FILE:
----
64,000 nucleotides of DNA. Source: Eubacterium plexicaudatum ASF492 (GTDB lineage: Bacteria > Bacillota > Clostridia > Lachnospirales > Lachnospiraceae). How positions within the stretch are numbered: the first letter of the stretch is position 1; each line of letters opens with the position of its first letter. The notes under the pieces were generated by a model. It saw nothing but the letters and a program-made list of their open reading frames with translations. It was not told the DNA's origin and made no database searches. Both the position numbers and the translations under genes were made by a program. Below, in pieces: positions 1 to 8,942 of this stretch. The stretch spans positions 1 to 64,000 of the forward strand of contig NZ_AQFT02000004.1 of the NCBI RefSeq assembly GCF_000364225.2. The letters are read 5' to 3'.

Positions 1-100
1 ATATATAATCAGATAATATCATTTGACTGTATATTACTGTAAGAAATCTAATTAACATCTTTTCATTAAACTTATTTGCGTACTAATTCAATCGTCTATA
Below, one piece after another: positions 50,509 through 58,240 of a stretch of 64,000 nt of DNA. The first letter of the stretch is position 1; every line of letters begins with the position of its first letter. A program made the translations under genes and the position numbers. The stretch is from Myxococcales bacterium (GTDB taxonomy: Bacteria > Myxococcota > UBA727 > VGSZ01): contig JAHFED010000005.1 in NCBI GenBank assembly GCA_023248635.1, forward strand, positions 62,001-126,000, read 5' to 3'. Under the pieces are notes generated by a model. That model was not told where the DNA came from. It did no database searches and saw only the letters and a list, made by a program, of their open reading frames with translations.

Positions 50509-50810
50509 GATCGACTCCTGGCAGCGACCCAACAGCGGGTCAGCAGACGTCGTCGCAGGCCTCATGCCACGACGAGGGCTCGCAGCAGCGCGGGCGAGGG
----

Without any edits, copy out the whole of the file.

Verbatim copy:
64,000 nucleotides of DNA. Source: Eubacterium plexicaudatum ASF492 (GTDB lineage: Bacteria > Bacillota > Clostridia > Lachnospirales > Lachnospiraceae). How positions within the stretch are numbered: the first letter of the stretch is position 1; each line of letters opens with the position of its first letter. The notes under the pieces were generated by a model. It saw nothing but the letters and a program-made list of their open reading frames with translations. It was not told the DNA's origin and made no database searches. Both the position numbers and the translations under genes were made by a program. Below, in pieces: positions 1 to 8,942 of this stretch. The stretch spans positions 1 to 64,000 of the forward strand of contig NZ_AQFT02000004.1 of the NCBI RefSeq assembly GCF_000364225.2. The letters are read 5' to 3'.

Positions 1-100
1 ATATATAATCAGATAATATCATTTGACTGTATATTACTGTAAGAAATCTAATTAACATCTTTTCATTAAACTTATTTGCGTACTAATTCAATCGTCTATA
Below, one piece after another: positions 50,509 through 58,240 of a stretch of 64,000 nt of DNA. The first letter of the stretch is position 1; every line of letters begins with the position of its first letter. A program made the translations under genes and the position numbers. The stretch is from Myxococcales bacterium (GTDB taxonomy: Bacteria > Myxococcota > UBA727 > VGSZ01): contig JAHFED010000005.1 in NCBI GenBank assembly GCA_023248635.1, forward strand, positions 62,001-126,000, read 5' to 3'. Under the pieces are notes generated by a model. That model was not told where the DNA came from. It did no database searches and saw only the letters and a list, made by a program, of their open reading frames with translations.

Positions 50509-50810
50509 GATCGACTCCTGGCAGCGACCCAACAGCGGGTCAGCAGACGTCGTCGCAGGCCTCATGCCACGACGAGGGCTCGCAGCAGCGCGGGCGAGGG